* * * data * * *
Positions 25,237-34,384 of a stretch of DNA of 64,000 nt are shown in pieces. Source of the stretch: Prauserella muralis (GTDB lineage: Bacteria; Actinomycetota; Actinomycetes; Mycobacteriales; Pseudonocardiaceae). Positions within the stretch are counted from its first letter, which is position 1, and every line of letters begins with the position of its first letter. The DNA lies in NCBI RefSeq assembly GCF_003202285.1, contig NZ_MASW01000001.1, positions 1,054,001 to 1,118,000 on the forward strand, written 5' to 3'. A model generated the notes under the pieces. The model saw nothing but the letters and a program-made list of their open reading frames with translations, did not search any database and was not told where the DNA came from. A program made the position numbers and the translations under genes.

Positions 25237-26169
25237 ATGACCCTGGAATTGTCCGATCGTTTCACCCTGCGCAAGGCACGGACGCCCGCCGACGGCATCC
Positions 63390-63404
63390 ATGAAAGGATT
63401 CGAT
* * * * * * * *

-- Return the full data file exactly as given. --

Positions 25,237-34,384 of a stretch of DNA of 64,000 nt are shown in pieces. Source of the stretch: Prauserella muralis (GTDB lineage: Bacteria; Actinomycetota; Actinomycetes; Mycobacteriales; Pseudonocardiaceae). Positions within the stretch are counted from its first letter, which is position 1, and every line of letters begins with the position of its first letter. The DNA lies in NCBI RefSeq assembly GCF_003202285.1, contig NZ_MASW01000001.1, positions 1,054,001 to 1,118,000 on the forward strand, written 5' to 3'. A model generated the notes under the pieces. The model saw nothing but the letters and a program-made list of their open reading frames with translations, did not search any database and was not told where the DNA came from. A program made the position numbers and the translations under genes.

Positions 25237-26169
25237 ATGACCCTGGAATTGTCCGATCGTTTCACCCTGCGCAAGGCACGGACGCCCGCCGACGGCATCC
Positions 63390-63404
63390 ATGAAAGGATT
63401 CGAT